April 23, 2011 | Carlos Villarreal | KPCC
Carlos Villarreal/ KPCC
In a tiny Silverlake gallery, a ragtag group of artists and DJs come together twice a month to showcase a new breed of experimental, beat-driven hip-hop that has begun to flourish in Los Angeles.
Held inside Santa Monica Boulevard’s Ronin Gallery, Sound Wavs features a hybrid of hip-hop that relies more on a complex arrangement of fast pace beats mixed with quickly changing rhythms, with the emphasis on instrument tracks over lyrics.
At its last incarnation earlier this month, a standing-room-only crowd gathered in the gallery’s showroom as a young DJ, bathed in the blue light of a video projection, was hard at work.
“I think right now, what’s going on with this type of music, is that there is no real genre to label it as,’” said Anthony Jusi, a resident DJ for the event who goes by the name “Teams.” “My music in a nutshell is hip-hop influenced, with some weird stuff thrown in.”
Damon Minaey, one of the gallery’s curators, said the event took hold at the Ronin more by gravitational pull than by planning. “These guys just started to loiter here all day and we decided to connect the dots,” said Minaey. “It all just made sense.”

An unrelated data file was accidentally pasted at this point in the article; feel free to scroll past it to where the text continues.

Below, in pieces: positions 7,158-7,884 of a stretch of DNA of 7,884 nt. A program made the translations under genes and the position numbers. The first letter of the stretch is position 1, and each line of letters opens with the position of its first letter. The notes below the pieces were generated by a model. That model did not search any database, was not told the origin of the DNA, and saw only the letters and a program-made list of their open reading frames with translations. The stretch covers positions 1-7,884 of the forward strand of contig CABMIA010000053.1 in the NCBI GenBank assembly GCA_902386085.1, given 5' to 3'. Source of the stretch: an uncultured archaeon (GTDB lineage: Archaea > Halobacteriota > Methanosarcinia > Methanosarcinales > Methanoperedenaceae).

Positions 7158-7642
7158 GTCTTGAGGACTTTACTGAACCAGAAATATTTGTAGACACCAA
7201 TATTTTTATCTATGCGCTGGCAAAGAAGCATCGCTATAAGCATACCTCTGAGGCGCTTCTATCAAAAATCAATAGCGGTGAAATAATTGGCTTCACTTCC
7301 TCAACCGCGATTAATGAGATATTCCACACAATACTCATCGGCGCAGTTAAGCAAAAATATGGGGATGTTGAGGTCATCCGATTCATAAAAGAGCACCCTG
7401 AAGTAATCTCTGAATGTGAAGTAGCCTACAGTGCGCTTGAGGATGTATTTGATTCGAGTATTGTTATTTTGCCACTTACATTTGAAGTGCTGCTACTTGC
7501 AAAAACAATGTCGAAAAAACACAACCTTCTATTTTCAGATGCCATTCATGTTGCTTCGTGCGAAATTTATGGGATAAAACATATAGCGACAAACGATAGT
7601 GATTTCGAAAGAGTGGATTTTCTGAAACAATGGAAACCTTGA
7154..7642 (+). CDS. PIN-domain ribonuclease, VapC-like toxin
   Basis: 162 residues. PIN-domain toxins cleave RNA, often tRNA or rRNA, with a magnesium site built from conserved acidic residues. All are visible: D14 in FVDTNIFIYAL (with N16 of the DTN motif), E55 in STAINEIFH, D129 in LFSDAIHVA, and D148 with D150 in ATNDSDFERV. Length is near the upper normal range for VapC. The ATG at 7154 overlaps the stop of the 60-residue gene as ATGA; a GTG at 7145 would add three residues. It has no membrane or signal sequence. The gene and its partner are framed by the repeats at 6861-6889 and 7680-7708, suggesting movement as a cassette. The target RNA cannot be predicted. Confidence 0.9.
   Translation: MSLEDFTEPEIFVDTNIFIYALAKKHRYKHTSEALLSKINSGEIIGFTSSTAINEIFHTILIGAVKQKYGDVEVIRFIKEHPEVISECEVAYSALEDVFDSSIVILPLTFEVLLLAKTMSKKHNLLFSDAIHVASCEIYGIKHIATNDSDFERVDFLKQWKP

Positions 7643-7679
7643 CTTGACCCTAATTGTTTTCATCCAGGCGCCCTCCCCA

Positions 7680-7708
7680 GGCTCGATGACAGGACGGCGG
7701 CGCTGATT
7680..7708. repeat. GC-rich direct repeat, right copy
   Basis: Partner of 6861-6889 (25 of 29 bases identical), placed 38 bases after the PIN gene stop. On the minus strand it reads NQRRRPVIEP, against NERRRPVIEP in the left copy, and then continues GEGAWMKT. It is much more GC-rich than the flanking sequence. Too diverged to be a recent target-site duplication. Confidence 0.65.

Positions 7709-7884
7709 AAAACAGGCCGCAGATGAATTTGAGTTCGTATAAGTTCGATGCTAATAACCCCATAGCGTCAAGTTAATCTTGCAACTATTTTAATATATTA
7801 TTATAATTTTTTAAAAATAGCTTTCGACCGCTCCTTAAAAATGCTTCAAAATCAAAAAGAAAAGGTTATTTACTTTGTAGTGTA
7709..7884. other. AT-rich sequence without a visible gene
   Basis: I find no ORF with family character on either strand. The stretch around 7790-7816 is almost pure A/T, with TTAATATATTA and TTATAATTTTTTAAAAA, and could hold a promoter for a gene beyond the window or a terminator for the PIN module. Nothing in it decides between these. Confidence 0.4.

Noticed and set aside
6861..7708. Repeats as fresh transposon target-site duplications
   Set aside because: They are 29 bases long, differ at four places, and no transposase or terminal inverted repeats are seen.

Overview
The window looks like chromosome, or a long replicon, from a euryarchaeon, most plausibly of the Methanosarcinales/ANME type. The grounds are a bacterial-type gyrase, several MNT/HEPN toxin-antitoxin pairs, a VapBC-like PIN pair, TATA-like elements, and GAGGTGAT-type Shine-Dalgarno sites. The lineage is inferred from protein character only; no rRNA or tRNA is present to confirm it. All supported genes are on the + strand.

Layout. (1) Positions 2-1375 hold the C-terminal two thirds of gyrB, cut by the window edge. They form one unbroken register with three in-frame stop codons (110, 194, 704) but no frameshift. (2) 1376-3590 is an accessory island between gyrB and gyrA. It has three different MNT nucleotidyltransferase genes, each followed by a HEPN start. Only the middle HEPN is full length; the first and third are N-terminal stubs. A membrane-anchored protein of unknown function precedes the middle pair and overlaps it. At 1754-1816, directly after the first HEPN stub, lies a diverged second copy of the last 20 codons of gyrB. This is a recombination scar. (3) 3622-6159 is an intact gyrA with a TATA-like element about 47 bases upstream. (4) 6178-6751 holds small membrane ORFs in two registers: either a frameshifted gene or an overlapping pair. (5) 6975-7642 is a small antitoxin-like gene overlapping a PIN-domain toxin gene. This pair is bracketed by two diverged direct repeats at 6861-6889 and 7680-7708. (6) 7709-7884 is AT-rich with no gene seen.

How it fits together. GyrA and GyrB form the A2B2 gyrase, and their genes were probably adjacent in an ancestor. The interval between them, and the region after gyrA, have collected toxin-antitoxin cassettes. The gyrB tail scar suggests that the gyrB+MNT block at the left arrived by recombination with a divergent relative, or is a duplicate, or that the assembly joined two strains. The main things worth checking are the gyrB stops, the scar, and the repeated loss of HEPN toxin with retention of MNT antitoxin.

Minaey hopes that event will grow in popularity and be an outlet for people interested in this music, and indeed, the event has been gathering force.
“I think that the sounds are big, loud and boisterous, sort of like all these hipsters,” said David Lesnik, who came to see a friend perform.“I think it speaks volumes about this tight little circle.”
“This is a good private venue, where you can come see people making beats and non-traditional music,” said Minaey. “People can come dance, rap, listen to music. I think also people are not intimidated by it. You get to see really cool stuff. And who knows where this can go? People may talk about who they got to see perform here someday.”
Sound Wavs will be held Saturday, April 23, at the Ronin Gallery, 4210 Santa Monica Blvd. Silverlake, CA.
Originally published on Southern California Public Radio